Steering Committee Actions webpage. In addition, we're holding broader meetings and other events, with stakeholders providing important information and perspectives that will help make Pennsylvania's plan feasible and productive.
In short, local engagement is key to the Phase 3 process!
Pennsylvania's Phase 3 Watershed Implementation Plan: From a County Leader's Perspective – April 23, 2019
The draft Phase 3 WIP takes a ground-up approach to reducing nitrogen and phosphorus pollution in our waters, while enabling communities to reduce flood risk, improve drinking water quality, add outdoor recreation opportunities, and gain other benefits. Countywide Action Plans are one of the key components of the Phase 3 WIP and offer a way for local priorities to drive how state pollution reduction goals are met. About 190 people joined us for a live webinar to discuss what the Phase 3 WIP means for their county and what they, as county leaders, need to know to begin planning? The webinar provided an overview of the plan, a walk-through of the process and tools and other support for county planning, and an insider's look at our two Tier 1 county planning processes.
- 10:00-10:15 am: Overview of the Draft Phase 3 WIP
- Nicki Kasi, Program Manager, DEP Chesapeake Bay Program Office
- 10:15-10:40 am: Planning for Local Water Quality in the Phase 3 WIP
- Lisa Schaefer, Director of Government Relations, County Commissioners Association of Pennsylvania; Co-Chair, Phase 3 WIP Local Area Goals Workgroup
- 10:40-11:05 am: How We Did It: The Lancaster County WIP
- Allyson Gibson, Coordinator, Lancaster Clean Water Partners
- 11:05-11:30 am: Q&A
County-Level Participation in Phase 3 WIP Planning: Webinar, July 10, 2018
What does county-level Phase 3 WIP planning mean for your county? About 170 stakeholders joined us for a live webinar to discuss the overall county planning framework, the Community Clean Water Toolbox, county support teams, and more.
Phase 3 WIP Community Clean Water Toolbox Stakeholder Meeting
On April 10, 2018, over 200 people participated in an all-day public information sharing session that included breakouts for participants to provide input and feedback to assist with finalizing a draft of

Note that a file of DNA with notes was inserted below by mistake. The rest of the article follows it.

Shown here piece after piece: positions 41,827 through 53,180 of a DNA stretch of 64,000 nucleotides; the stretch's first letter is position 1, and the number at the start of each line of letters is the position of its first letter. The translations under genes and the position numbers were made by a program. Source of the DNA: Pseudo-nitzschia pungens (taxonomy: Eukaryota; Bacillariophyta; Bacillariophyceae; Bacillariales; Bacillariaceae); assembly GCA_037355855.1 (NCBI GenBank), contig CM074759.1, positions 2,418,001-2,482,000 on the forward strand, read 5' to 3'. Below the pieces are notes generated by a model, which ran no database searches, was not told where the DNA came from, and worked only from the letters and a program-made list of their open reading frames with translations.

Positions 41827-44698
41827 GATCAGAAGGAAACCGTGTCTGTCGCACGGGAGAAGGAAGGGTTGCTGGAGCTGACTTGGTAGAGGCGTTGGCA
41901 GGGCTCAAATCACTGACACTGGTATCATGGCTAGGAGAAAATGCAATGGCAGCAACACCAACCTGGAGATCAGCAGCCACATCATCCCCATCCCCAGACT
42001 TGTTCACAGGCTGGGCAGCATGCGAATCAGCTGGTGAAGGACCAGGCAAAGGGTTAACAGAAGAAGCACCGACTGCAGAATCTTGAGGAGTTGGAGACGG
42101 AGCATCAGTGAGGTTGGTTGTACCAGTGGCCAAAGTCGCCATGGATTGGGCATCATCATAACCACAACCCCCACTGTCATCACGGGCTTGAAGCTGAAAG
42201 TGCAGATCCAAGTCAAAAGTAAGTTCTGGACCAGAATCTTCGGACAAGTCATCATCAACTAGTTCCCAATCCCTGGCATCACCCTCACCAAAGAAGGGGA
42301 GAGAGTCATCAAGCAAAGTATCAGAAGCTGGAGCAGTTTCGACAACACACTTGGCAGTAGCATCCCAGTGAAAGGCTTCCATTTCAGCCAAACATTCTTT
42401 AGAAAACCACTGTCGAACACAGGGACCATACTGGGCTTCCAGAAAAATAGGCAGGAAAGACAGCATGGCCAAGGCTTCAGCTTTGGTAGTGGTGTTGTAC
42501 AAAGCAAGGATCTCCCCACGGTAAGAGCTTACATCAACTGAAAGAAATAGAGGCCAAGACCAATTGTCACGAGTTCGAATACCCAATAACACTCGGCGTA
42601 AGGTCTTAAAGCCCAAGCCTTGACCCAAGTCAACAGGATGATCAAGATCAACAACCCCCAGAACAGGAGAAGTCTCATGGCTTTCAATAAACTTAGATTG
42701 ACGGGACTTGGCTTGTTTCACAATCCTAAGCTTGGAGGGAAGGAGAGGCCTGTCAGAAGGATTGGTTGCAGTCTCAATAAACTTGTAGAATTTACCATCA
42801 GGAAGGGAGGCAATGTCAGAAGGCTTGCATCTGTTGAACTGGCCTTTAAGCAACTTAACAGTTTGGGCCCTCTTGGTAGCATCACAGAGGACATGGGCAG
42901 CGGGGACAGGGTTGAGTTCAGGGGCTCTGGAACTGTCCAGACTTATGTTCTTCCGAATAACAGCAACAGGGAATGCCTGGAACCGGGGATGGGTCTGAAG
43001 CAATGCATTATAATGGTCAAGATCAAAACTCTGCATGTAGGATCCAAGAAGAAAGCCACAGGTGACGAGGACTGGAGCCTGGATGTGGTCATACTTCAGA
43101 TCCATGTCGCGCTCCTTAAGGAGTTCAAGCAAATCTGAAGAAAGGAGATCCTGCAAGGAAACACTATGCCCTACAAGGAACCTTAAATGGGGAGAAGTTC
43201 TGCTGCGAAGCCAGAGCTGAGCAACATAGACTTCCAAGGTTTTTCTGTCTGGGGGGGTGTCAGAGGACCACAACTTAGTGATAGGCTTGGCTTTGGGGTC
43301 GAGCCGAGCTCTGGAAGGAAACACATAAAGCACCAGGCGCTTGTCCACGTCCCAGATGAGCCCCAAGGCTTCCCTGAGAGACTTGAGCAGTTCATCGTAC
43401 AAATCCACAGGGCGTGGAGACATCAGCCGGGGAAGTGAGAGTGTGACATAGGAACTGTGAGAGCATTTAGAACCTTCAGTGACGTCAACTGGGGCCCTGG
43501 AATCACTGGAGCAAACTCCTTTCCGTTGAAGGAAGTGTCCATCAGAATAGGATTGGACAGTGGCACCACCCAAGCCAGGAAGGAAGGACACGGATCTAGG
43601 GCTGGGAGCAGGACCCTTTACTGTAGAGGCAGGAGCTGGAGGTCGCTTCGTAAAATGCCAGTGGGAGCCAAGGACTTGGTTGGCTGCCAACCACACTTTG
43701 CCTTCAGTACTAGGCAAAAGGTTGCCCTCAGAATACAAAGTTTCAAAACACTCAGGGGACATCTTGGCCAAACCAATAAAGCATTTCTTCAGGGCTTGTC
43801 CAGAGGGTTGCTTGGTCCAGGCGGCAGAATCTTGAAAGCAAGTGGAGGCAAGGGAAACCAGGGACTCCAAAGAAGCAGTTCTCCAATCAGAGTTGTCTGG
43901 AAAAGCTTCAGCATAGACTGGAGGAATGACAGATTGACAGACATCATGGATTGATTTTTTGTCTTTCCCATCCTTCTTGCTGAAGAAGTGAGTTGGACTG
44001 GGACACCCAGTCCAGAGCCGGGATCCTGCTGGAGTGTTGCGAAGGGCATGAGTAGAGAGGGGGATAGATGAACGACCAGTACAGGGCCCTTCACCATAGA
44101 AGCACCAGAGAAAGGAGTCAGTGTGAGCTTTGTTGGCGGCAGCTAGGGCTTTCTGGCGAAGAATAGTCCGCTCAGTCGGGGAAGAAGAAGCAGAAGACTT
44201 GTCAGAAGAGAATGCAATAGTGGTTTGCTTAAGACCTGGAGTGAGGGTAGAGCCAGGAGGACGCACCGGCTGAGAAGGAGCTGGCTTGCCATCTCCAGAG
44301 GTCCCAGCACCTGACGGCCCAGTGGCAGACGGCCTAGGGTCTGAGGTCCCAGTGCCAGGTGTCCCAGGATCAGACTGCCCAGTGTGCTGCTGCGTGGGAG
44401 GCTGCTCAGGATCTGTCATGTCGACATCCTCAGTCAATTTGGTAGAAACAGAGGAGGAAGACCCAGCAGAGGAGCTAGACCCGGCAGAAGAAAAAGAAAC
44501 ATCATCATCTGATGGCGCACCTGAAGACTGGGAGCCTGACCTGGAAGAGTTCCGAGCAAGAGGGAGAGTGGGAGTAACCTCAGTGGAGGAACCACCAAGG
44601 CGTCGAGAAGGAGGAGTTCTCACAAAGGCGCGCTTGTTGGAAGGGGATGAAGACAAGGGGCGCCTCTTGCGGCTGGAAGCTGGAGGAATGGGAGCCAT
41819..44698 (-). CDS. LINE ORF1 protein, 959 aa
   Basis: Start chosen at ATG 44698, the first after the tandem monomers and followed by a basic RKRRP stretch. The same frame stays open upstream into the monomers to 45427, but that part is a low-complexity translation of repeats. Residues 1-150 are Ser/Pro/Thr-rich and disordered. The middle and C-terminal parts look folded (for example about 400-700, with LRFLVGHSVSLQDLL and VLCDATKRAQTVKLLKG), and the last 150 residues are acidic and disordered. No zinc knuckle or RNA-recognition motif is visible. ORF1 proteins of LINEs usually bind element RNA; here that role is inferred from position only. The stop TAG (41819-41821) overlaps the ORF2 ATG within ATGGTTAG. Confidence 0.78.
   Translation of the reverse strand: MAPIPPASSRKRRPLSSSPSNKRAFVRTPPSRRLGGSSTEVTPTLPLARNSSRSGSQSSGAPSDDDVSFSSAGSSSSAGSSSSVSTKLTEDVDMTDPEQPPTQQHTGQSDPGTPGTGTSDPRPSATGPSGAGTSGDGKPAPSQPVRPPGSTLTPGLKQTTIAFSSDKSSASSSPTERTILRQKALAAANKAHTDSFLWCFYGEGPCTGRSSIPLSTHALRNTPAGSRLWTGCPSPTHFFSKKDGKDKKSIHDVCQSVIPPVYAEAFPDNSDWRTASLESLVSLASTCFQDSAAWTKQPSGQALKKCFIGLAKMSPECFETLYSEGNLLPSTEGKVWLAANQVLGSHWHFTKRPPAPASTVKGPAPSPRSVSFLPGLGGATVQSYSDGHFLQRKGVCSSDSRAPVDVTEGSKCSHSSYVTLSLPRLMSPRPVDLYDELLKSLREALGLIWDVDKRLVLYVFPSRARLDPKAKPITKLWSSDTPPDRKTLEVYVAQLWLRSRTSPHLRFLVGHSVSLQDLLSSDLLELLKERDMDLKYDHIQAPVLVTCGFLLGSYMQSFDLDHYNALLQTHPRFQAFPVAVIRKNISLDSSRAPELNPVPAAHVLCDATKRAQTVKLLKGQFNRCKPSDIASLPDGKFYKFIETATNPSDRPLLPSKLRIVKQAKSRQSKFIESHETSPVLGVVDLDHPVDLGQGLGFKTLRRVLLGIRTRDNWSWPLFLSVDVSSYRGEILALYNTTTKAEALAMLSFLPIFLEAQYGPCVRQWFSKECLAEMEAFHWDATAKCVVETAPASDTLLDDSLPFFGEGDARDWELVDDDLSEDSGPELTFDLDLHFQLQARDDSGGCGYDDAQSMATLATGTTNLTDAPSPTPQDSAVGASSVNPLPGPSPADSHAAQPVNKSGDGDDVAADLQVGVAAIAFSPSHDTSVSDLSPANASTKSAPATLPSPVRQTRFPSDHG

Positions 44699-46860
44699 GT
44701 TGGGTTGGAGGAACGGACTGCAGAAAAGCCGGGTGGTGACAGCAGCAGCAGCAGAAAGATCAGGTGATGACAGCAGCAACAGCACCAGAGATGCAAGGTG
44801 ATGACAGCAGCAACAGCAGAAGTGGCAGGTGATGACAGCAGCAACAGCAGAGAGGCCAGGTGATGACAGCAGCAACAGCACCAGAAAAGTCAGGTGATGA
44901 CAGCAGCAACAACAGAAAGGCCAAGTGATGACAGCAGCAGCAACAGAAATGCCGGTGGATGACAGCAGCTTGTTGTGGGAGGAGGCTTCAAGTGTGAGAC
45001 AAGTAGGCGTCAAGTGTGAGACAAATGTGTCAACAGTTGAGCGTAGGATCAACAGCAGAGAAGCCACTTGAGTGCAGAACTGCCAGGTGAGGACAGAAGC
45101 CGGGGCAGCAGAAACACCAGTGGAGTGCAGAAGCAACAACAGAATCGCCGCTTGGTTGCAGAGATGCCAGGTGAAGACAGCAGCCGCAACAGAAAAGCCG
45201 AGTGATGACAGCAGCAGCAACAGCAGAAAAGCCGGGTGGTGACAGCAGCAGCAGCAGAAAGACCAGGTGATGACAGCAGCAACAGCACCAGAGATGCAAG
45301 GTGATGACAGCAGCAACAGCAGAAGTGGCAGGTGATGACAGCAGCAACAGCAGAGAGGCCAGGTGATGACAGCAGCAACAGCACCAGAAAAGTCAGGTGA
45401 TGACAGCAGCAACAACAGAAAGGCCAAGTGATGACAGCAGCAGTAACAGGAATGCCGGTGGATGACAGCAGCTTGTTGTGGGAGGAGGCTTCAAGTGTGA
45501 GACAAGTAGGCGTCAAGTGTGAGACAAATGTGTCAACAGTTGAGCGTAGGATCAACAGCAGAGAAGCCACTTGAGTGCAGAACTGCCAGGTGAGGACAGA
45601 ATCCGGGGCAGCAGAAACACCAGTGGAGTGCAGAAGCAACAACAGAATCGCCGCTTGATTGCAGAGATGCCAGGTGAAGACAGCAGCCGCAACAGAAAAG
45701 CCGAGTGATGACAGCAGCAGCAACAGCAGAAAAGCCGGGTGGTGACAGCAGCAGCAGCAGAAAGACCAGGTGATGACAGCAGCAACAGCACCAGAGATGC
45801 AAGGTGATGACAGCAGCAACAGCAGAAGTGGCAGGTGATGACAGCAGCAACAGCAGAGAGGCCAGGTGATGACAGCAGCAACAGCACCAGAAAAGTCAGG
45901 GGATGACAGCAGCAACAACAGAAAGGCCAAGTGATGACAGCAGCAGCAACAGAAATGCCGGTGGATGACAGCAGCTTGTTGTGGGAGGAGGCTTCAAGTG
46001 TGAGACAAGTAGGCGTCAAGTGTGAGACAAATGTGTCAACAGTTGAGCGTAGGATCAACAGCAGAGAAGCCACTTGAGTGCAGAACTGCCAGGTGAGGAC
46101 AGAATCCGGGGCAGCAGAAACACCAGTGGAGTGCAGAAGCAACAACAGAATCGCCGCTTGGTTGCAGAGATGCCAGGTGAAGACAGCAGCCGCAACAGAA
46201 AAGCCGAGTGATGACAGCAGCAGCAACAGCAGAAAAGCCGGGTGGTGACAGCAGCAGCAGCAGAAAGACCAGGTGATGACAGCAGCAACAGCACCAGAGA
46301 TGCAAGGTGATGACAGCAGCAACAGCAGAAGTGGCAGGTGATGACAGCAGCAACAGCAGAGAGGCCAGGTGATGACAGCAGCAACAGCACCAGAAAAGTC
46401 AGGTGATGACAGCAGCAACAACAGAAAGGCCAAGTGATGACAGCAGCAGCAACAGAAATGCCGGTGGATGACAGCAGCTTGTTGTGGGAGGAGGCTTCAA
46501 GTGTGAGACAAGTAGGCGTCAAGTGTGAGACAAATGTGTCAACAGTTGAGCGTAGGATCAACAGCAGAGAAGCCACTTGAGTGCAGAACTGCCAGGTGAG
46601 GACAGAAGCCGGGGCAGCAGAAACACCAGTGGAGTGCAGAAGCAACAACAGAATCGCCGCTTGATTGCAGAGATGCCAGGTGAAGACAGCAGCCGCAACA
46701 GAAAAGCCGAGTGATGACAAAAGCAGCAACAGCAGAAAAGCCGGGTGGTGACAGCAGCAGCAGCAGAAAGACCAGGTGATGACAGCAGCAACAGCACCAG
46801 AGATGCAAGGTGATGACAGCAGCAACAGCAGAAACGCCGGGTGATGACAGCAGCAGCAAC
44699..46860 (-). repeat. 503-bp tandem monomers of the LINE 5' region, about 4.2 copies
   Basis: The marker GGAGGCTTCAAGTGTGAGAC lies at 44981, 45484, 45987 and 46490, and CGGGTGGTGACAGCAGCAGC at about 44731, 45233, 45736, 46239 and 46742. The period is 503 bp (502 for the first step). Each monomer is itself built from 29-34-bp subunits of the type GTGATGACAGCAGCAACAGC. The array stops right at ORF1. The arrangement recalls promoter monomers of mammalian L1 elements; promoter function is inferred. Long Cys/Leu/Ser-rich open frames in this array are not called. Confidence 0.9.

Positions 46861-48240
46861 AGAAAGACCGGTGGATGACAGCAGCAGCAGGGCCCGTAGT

Pennsylvania's Community Clean Water Toolbox.
For more detailed information, see the
April 10th meeting summary.
DEP Secretary Patrick McDonnell emphasized his hope for a change in the conversation, focusing on empowering our local communities with the state as their partner. PA Department of Agriculture Secretary Russell Redding focused on how the strength of the partnership will define our success, highlighting the need to tell the story about why it matters and how it will shape Pennsylvania for years to come. PA Department of Conservation and Natural Resources Secretary Cindy Dunn spoke about how refreshing it was to see people, despite their different interests, working together for a common positive purpose.
Since the successful public kickoff event in June 2017, the WIP steering committee and the seven workgroups (see tabs on right for details) have worked to find the best strategies to attain pollution reduction goals.
They have worked together to develop a "toolbox" that presents a draft set of local data, resource, engagement, planning, and tracking tools available to counties for developing and implementing action plans to reduce nitrogen, phosphorous, and sediment from streams and rivers. It quantifies the amount of pollutants reduced so far, current pollutant levels, and further reductions needed for each county.